Wednesday, October 3, 2012
Sisters Red, by Jackson Pearce- Review
Scarlett March lives to hunt the Fenris--the werewolves that took her eye when she was defending her sister Rosie from a brutal attack. Armed with a razor-sharp hatchet and blood-red cloak, Scarlett is an expert at luring and slaying the wolves. She's determined to protect other young girls from a grisly death, and her raging heart will not rest until every single wolf is dead.
Rosie March once felt her bond with her sister was unbreakable. Owing Scarlett her life, Rosie hunts ferociously alongside her. But even as more girls' bodies pile up in the city and the Fenris seem to be gaining power, Rosie dreams of a life beyond the wolves. She finds herself drawn to Silas, a young woodsman who is deadly with an ax and Scarlett's only friend--but does loving him mean betraying her sister and all that they've worked for?
Somehow I got this series totally mangled by not really realizing it was a series. I thought Jackson Pearce had written three fairy tale re-tellings unrelated outside of theme. But after reading Sweetly and then Fathomless I realized they all tied together in the most delicious way and back-tracked to read Sisters Red.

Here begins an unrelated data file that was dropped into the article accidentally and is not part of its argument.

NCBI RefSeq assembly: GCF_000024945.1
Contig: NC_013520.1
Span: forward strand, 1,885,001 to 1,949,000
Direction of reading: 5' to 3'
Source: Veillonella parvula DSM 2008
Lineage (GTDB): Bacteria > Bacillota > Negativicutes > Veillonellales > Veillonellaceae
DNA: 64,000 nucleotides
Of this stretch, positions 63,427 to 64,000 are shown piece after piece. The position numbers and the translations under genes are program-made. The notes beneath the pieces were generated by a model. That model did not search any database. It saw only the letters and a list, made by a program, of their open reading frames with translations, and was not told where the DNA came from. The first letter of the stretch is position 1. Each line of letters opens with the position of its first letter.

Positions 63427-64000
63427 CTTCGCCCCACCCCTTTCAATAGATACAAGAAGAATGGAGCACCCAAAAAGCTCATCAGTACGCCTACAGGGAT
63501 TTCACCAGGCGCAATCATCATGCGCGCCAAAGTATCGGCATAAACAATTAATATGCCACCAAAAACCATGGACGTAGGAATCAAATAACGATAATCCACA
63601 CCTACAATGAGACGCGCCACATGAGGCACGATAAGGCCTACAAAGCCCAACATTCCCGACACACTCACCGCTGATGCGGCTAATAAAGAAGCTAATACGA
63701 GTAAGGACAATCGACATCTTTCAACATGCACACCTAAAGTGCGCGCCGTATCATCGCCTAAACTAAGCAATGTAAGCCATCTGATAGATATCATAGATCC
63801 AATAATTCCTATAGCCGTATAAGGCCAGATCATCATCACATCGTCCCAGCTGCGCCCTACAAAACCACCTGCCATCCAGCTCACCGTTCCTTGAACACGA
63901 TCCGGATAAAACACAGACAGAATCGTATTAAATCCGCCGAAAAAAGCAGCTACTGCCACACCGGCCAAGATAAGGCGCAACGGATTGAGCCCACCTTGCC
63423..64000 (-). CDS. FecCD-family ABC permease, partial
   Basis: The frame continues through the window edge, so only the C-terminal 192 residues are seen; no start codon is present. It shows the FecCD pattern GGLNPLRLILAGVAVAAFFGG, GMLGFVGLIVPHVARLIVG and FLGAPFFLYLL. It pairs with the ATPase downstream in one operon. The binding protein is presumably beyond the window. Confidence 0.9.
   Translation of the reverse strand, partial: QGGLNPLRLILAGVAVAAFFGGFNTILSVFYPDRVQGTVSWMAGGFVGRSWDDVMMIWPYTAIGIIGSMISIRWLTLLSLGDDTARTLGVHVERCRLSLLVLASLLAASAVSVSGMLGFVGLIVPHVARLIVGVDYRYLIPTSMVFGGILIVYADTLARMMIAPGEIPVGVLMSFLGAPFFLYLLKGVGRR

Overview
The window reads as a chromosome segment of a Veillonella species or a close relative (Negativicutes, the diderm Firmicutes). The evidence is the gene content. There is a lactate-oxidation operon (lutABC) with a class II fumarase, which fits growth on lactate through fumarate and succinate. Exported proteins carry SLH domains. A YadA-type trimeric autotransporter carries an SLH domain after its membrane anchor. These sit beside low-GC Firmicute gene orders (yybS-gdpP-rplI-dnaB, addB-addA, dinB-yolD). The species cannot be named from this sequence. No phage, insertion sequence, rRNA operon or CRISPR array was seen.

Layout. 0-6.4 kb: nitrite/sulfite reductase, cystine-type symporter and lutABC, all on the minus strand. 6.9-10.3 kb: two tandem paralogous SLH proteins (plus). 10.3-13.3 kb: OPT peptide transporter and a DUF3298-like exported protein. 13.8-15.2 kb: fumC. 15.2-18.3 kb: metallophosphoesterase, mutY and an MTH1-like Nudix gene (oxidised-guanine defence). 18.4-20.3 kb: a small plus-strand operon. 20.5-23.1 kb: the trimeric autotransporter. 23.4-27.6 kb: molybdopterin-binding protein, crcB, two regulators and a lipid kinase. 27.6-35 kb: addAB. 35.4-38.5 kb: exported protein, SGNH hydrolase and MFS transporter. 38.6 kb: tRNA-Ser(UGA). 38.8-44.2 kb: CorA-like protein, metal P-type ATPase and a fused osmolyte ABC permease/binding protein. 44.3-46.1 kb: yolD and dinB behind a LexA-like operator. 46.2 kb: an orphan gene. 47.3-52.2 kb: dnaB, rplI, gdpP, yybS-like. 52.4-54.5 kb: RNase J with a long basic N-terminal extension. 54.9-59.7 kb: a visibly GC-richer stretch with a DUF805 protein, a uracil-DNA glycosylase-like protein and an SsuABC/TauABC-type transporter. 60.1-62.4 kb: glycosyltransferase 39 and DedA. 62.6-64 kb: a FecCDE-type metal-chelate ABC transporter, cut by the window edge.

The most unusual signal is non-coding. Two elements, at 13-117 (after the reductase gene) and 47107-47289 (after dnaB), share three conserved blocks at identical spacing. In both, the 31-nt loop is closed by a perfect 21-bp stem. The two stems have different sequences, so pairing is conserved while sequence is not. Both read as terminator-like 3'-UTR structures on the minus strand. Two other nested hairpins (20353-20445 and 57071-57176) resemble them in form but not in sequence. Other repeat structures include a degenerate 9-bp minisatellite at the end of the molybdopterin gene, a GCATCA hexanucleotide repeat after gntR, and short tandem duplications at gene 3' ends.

I can't tell you how much I thoroughly enjoyed it. Both in how it fleshed out Sweetly and Fathomless but also totally on it's own merit. Switching between Rosie and Scarlett's point of view, Pearce weaves a compelling tale of two sisters both bound together and torn apart by a Fenris attack which sets the tone for how they live their lives from that moment out. Once again, how she reinvents the classic Little Red Riding Hood story is intriguing. Why the grandmother was attacked, how the woodsman ties in, and all the details about the Fenris are what make this story it's own entity, using Little Red Riding Hood as a jumping off point more than anything else.
Scarlett, Rosie and Silas have a great dynamic. The relationships between each of them, the way they develop and the history you gradually uncover is captivating and heart breaking all at the same time. I loved how Pearce plays each of the characters off the other so they make a perfect unit despite their individual flaws.
But the reveals! They were great and terrible all at the same time! There was much gasping, to the hubbies utter annoyance. I will not lie, I was hanging on Pearce's every word, and when I had to put the book down to do boring human things, it was all I could think of. I can't wait to have some freedom to read all three in sequence, they make such a great story arc with all sorts of unexpected threads coming together by the end. It makes me want to stand up and cheer just thinking about it.
Utterly fantastic on its own and as part of a greater whole, Sister's Red had everything I needed in a great YA book: creepies, tension, lovable characters, and heartbreaking story arcs. If you haven't read Sisters Red, Sweetly or Fathomless then I suggest you hurry up and correct the oversight. Consider it a pre-Halloween treat to yourself, reading is so much less fattening the candy (unless, of course, you sit around eating candy while you read).
Sisters Red, by Jackson Pearce
Published by Little Brown Books for Young Readers, June 7th, 2012
Buy Sisters Red on Amazon